A Trip to the Dry Tortugas
Magnificent Frigatebird flying over the Dry Tortugas
The Dry Tortugas National Park can lay claim to being the most remote national park in the entire U.S. park system. Situated on tiny Garden Key and six other equally diminutive islets, seventy miles west of Key West, Florida, it is only possible to access it by boat or seaplane and you will need a permit to visit, even if you row your own dingy. We visited via the Dry Tortugas National Park Ferry and found it to be an excellent choice. I confess that when I heard the price of the trip, I thought that it was overly expensive, but after completing the day long outing, I now think that the price/value equation was about right, particularly since ample breakfast and lunch and a very good introductory tour of Fort Jefferson are included in the price of the trip.
We checked in at the ferry pier in Key West at seven thirty in the morning and boarded the Freedom III catamaran at eight. The vessel was clean and the crew were friendly and efficient. An adequate breakfast was served buffet style shortly after departure. The weather was good and we had a smooth ride out to the park. We arrived at the park pier mid-morning and took the hour long tour of Fort Jefferson offered by one of the members of the ferry crew. After the tour, we wandered around the fort a bit more, had a very adequate buffet lunch aboard the Freedom III, and then turned to the birds. It was early summer and nearby Brush Key was closed to visitation because the terns were nesting. There were, however, plenty of birds in the air and on Garden Key and we photographed several new (for us) species. Mid-afternoon, we re-boarded the Freedom III and returned to Key West, arriving about five-thirty. The ferry lands in the old Key West port area and we dined at one of the local pubs before returning to our hotel. All in all, a wonderful day full of new experiences.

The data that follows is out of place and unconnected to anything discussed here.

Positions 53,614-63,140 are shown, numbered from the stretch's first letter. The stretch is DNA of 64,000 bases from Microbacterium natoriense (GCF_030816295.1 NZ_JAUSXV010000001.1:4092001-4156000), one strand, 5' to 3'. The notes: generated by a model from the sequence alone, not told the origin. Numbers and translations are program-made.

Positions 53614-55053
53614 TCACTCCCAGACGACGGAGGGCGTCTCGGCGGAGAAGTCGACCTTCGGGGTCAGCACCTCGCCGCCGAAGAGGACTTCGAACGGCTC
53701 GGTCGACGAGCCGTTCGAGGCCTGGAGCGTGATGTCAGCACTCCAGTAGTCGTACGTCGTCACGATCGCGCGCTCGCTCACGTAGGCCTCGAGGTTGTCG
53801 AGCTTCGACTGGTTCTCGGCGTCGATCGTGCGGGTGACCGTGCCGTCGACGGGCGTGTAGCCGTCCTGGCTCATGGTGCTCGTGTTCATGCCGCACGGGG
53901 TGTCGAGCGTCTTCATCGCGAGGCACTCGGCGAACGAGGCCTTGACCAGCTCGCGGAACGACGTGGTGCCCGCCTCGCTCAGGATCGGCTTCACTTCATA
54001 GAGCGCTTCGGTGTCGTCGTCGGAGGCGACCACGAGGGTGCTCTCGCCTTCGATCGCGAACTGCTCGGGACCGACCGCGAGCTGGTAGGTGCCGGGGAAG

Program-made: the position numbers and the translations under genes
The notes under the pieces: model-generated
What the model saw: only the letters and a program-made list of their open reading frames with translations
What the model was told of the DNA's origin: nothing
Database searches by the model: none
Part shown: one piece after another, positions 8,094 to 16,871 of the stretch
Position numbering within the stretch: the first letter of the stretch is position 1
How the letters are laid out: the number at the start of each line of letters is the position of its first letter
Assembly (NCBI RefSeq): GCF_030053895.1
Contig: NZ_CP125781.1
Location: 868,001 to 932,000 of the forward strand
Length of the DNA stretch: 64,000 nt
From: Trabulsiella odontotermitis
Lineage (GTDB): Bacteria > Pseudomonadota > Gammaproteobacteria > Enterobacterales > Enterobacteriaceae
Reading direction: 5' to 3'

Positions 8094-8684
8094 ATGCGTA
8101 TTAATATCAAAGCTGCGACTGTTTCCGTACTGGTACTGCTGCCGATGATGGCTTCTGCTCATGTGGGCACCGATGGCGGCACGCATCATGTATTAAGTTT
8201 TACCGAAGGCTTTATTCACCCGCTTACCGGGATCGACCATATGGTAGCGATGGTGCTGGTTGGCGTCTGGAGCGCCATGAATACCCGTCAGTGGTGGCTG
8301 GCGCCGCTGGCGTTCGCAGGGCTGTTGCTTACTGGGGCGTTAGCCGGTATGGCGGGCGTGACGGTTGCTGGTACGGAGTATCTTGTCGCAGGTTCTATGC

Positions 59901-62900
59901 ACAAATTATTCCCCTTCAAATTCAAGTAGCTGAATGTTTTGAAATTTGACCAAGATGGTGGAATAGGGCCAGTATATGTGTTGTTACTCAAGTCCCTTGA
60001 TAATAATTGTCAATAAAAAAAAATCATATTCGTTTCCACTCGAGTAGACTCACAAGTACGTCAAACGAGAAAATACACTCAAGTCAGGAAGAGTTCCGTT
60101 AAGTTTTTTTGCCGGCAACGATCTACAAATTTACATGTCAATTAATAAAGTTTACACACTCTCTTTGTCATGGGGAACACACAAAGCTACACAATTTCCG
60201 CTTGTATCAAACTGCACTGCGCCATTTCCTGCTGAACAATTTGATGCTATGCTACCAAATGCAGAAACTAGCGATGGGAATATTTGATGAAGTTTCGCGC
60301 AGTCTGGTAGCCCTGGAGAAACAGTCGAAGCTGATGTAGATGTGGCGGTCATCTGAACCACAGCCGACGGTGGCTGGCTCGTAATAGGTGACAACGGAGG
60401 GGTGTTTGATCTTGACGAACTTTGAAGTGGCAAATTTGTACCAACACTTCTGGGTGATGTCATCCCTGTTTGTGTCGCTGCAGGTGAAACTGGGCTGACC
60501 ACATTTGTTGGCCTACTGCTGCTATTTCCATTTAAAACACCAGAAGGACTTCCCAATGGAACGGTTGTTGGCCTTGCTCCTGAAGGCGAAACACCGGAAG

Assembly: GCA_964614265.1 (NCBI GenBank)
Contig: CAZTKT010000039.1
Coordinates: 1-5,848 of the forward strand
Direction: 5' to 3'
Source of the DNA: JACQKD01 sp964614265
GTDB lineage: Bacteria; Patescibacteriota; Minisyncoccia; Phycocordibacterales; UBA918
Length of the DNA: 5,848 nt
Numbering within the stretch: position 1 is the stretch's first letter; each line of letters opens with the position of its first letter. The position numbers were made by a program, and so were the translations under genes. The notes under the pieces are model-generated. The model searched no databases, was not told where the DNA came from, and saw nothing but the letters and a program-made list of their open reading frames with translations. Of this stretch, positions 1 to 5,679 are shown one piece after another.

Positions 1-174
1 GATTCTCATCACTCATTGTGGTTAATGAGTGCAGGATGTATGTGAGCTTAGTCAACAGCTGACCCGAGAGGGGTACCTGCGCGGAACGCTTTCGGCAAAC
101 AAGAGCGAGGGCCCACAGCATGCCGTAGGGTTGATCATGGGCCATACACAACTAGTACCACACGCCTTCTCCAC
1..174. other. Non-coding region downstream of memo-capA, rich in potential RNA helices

Fort Jefferson on Garden Key in Dry Tortugas National Park, Florida